Roses—Thorns and All—Are a Spring 2024 Trend at Fashion Week


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“Florals? For spring? Groundbreaking.”

There’s a reason why this Devil Wears Prada line is quoted nearly constantly, aside from its signature Miranda Priestly acidity. There’s nothing remarkable about seeing an abundance of florals on the spring 2024 runways, as we have throughout the fashion week shows in London and New York. Hardly a collection has gone by without a floral touch—but one specific flower has managed to stand out from the rest of the bouquet. I’m talking roses, not rosettes—which have also been absolutely everywhere on the spring runways thus far—but full-on, long-stem roses, with leaves, thorns, and all.

Many brands have long considered roses a house code: think Alexander McQueen’s spring 2007 show, which saw dresses and headpieces exploding in live roses that littered the runway as the models walked; or Yves Saint Laurent’s look from his 1999 haute couture show, modeled by Laetitia Casta. Valentino also features roses throughout its collections, most recently putting both Zendaya and Rihanna in budding looks. But after all these years, it seems the rose trend has grown this season—literally. Long-stem roses, specifically, have popped up throughout the shows in both New York and London—on clothing, as accessories, and as props.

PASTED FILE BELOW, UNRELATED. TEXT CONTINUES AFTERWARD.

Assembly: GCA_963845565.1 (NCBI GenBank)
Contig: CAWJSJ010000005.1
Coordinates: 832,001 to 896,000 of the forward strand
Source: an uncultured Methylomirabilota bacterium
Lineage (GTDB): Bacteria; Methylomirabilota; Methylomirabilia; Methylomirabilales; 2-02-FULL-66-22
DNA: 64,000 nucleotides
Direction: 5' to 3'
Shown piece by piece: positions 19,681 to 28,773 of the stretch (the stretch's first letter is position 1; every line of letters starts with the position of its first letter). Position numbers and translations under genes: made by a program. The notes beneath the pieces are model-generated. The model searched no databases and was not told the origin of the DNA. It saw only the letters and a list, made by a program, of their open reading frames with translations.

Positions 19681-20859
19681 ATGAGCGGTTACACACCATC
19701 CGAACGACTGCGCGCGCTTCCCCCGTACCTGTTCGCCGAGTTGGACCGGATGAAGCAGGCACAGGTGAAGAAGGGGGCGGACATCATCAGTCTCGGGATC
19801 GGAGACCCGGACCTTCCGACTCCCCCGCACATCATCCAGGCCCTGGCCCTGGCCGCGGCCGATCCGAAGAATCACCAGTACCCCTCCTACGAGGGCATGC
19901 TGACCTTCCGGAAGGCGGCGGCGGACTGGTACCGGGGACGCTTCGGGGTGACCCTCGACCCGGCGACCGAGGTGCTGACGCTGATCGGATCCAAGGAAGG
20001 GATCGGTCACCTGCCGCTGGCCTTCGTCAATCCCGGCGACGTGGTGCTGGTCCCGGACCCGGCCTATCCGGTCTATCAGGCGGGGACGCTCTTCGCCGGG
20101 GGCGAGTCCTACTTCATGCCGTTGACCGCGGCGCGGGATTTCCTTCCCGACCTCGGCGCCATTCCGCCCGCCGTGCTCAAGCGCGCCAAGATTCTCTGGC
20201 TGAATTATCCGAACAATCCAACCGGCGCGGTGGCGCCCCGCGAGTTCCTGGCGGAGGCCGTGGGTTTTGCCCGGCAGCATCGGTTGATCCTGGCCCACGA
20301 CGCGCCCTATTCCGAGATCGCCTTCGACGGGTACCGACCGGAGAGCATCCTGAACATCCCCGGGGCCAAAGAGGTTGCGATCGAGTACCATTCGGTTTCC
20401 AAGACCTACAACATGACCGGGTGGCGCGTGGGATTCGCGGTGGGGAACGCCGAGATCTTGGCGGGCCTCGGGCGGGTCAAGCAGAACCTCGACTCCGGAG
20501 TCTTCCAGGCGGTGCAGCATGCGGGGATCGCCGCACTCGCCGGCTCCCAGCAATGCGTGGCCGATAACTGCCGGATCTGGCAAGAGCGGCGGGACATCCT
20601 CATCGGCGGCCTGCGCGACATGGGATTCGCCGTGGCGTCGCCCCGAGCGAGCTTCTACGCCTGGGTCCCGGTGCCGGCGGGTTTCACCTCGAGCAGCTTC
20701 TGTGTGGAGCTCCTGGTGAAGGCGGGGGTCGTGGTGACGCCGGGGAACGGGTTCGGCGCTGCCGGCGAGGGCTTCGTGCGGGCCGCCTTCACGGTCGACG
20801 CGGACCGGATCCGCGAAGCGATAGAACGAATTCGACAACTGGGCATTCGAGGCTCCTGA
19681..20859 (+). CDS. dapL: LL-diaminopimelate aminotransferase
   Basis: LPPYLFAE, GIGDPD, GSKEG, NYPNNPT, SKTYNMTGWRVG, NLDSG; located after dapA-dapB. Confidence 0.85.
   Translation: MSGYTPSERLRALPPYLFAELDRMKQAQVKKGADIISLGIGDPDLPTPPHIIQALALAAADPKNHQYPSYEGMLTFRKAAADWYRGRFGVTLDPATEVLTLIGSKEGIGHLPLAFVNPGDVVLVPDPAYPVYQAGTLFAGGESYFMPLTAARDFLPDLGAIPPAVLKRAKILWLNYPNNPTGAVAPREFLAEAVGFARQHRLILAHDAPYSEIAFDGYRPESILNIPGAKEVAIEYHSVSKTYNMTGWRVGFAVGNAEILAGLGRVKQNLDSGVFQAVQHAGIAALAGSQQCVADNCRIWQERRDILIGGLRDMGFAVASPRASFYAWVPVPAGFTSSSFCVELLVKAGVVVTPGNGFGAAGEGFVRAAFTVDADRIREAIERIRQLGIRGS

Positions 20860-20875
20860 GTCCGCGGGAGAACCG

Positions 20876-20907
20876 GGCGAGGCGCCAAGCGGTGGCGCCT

Chris Moore/Catwalking/Getty Images
Daniel SIMON/Gamma-Rapho/Getty Images
Axelle/Bauer-Griffin/FilmMagic/Getty Images
NDZ/Star Max/GC Images/Getty Images

We first saw the trend taking shape at New York Fashion Week, where rose-inspired jewelry marked an evolution from the rosette choker trend that had a brief moment of popularity earlier this year. Newcomer Grace Ling presented a collection filled with her growing signature of 3D-printed metal details; one look featured a two-piece set with a metal rose connecting a bandeau and a skirt, silver thorns threatening to prick the model with every step. Metal flowers made a brief appearance at Carolina Herrera as well, in the form of brooches that decorated a black suit and a yellow jacket. Palomo Spain, too, embraced metal flowers—though in the form of jewelry, which enveloped the models’s ears and encircled their necks. Bags also got the rose treatment, rendered in leather with top-handle straps and stems that grazed the runway floor.

Courtesy of Grace Ling
Nina Westervelt/WWD via Getty Images
Nina Westervelt/WWD via Getty Images
Victor VIRGILE/Gamma-Rapho via Getty Images

While those rose renditions were edgy, at Sandy Liang—the go-to clothier for the young at heart—the flower was used for a more cutesy and nostalgic effect. Liang’s spring 2024 collection boasted sweater sets, pleated skirts, and collared jackets—mostly plain, with little to no embellishment aside from a bow here and a rosette there. Two looks near the end of the show, however, solidified Liang’s placement within the long-stem rose trend. A skirt decorated with the silk flower was followed by a dress featuring the same attachment. The stems twisted down the garments, with Liang’s signature bows featured prominently as well. Already, the styles have caught the eyes of the public, and are being recreated on TikTok—proof of the staying power behind Liang’s playful romance and the rose trend in general.